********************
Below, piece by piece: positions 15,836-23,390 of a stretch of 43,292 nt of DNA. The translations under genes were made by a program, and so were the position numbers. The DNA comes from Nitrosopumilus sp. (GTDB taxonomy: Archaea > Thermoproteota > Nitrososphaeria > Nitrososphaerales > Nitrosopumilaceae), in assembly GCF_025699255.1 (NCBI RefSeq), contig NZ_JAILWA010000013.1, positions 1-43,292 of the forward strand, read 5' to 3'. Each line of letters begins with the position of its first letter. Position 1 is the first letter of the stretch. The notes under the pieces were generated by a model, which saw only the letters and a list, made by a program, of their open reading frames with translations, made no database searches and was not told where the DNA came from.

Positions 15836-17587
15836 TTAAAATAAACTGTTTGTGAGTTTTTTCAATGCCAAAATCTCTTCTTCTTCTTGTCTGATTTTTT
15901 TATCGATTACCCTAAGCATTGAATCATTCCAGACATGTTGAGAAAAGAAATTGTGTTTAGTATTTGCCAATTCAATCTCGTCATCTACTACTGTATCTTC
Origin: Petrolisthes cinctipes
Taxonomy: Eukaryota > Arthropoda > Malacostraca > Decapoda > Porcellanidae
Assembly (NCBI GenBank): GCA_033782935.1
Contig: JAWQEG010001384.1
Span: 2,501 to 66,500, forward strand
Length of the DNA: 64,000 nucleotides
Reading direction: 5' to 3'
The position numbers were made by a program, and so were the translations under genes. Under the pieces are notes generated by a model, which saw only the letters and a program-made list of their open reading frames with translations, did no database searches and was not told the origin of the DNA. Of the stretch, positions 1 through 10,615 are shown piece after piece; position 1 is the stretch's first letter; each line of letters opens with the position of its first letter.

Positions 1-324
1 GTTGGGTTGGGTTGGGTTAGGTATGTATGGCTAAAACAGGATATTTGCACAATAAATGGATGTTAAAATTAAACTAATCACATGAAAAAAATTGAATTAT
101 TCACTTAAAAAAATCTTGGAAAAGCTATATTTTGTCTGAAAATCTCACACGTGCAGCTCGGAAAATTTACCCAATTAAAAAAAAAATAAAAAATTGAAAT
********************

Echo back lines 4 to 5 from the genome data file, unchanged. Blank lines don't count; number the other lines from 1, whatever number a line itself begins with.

15901 TATCGATTACCCTAAGCATTGAATCATTCCAGACATGTTGAGAAAAGAAATTGTGTTTAGTATTTGCCAATTCAATCTCGTCATCTACTACTGTATCTTC
Origin: Petrolisthes cinctipes